10/20/07

Book Review: Houseless thoughts on "Dwelling"

One of my New Year's resolutions was to finish books that I start (in case you're wondering, my other resolutions were to journal and wear more jewelry. So far I am 0 for 3.) I thought it would be a good discipline to get in the habit of writing a book review each month. This will force me to at least read a whole book and pass along book ideas to my faithful blog readers, all three of you. So, without further ado, here' goes.

Dwelling: Living Fully from the Space You Call Home
by Mary Beth Lagerborg

I picked this book off the shelf at a Christian bookstore and was caught by the challenge to "move onward in creating the type of space your soul desires." Sounded interesting to me. The premise of the book is that your home is a resting place for the soul, not just your soul but for everyone who may call that space home. As the home maker, it is your great challenge to create and maintain a space that is functional, familiar, and conducive to rest and play. The book is separated into two parts- Building Inside and Reaching Outside. Each chapter focuses on a different aspect of your home, such as meals, creativity, having company, or working from home.

The good- Overall, I liked "Dwelling" because it inspired me to think through my space and consider the needs of the people who share my home. It also reminded me how the simple things, like family dinners or celebrating seasons, add so much life to a home. For me, the book was helpful as I think through setting up our new space in the basement. How can that space be restful for me, my husband, and the two little guys? In what ways should each room function?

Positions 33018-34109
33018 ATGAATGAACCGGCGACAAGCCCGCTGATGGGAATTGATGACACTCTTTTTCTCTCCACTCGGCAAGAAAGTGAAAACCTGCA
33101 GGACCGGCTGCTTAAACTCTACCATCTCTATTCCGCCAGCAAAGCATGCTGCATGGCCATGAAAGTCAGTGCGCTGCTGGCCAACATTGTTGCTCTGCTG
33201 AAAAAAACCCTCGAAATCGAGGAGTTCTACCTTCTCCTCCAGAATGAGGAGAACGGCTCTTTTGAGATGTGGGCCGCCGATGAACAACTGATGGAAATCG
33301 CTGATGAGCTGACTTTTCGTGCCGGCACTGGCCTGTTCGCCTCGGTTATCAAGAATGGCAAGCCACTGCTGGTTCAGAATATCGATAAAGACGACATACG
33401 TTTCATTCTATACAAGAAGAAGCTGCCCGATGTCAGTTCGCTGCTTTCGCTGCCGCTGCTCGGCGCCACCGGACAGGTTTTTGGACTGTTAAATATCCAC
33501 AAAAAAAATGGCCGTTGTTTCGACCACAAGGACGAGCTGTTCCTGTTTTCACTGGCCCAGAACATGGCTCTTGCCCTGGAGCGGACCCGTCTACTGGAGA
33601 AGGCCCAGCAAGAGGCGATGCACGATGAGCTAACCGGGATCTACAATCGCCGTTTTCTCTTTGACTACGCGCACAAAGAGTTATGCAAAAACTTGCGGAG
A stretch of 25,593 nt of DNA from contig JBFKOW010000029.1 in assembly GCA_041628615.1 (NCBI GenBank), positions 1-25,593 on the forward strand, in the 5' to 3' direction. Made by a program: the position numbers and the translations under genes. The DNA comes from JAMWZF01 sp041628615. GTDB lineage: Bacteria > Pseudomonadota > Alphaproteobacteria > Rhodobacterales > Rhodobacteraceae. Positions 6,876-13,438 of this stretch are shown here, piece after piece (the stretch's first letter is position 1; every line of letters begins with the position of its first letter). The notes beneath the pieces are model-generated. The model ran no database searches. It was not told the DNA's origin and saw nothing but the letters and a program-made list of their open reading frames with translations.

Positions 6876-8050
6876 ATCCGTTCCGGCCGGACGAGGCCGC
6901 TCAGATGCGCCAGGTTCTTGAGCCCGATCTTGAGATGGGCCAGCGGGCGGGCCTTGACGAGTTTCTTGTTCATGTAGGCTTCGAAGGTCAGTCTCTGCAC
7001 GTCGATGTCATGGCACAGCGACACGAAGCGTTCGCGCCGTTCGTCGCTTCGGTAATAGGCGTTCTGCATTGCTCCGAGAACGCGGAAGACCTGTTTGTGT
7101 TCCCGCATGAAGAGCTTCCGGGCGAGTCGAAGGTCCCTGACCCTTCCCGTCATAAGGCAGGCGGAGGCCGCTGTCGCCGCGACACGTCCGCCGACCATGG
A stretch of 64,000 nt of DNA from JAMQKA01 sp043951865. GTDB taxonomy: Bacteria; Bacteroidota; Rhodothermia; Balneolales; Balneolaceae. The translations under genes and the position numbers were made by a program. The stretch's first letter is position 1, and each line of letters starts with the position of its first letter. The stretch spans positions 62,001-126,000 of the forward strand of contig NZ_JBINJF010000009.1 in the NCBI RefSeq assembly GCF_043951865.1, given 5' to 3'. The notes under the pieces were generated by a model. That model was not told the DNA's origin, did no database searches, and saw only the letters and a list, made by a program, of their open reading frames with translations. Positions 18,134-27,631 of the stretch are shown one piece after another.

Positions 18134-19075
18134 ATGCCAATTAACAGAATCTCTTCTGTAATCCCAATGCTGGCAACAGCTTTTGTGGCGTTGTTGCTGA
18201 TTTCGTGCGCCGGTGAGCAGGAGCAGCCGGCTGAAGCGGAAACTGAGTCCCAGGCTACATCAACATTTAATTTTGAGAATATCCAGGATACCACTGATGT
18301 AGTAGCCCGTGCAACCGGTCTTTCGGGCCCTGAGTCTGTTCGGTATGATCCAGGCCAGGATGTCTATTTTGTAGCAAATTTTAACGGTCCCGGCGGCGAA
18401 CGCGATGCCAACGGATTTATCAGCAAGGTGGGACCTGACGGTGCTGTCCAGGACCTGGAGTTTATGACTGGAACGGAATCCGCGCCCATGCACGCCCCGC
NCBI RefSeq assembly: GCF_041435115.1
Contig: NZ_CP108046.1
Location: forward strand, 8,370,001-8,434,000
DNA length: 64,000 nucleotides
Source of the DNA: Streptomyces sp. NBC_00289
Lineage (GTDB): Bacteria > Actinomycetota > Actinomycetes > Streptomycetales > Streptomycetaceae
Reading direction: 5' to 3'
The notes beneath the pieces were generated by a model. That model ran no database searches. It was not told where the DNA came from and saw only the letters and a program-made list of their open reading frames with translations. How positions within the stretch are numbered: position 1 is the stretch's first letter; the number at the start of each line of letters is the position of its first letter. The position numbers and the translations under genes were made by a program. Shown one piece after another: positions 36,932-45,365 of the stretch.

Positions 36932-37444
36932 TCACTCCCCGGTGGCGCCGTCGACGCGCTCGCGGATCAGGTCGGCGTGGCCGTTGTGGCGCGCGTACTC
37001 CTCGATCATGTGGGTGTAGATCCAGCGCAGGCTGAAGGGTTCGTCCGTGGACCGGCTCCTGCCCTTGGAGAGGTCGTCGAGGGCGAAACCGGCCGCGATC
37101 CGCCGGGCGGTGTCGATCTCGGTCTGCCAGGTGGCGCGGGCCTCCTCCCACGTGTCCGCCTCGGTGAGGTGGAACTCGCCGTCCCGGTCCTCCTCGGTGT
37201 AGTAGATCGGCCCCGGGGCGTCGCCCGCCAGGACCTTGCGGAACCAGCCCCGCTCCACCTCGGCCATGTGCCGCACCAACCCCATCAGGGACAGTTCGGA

One of my favorite things Mary Beth (the author- it feel so impersonal to refer to her as "Lagerborg") said was that she always prioritizes cleaning her bedroom and living room over everything else. That way if she needs to rest, her bedroom will provide a peaceful setting. Or if someone comes by, she will be able to host in her living room. Kind of interesting- especially since my bedroom is always the LAST thing I clean.

The bad- In her examples, the author refers to ideas from a bunch of different ladies. (I think she did a series of interviews to prepare for the book.) As she uses them as examples, I felt the effectiveness of the example was hindered due to the impersonal nature of the approach. For example, she might say "Shelly finds that doing her housework in the morning provides an energizing start to her day. Krista likes to clean in the afternoon when her kids are sleeping." OK- I made those up but they are similar to statements in the book. My reaction is kind of, "Who is Shelly? Does she have small kids? Is her house big? Does she clean the whole house? How early are we talking- like sunrise?" I'm not sure that I'm really inspired by Shelly cause I just don't know enough to be. There were some good ideas in those portions, but I would prefer three in-depth examples to 25 brief ideas.

The ugly (or how this book is changing me) - I found myself reflecting on the reality that I don't associate home with a house, any house really. So there isn't a certain smell or view or walkway that brings me back to my childhood. But that's OK. There are foods and movies and board games and (most importantly) people that are the essence of home to me. So I was encouraged by the idea that I am not "homeless" like I've kind of always thought; I'm simply "houseless", which isn't so bad.

So there you have it. Feels good to articulate those thoughts. Are you reading a good book? Do tell.

Oh- one of next year's resolutions will be to work on being concise. =)




1 comment:

Anonymous said...

Hey Becky,

That book sounds interesting, thanks for the review. I might have to order it. I'm reading or re-reading (can't remember, but parts of it are familiar) Richard J. Foster's "Freedom of Simplicity." I figured I needed the kick in the pants to live simpler. It is hard in this town to not want more, more, more.

love you,
Kristy Allen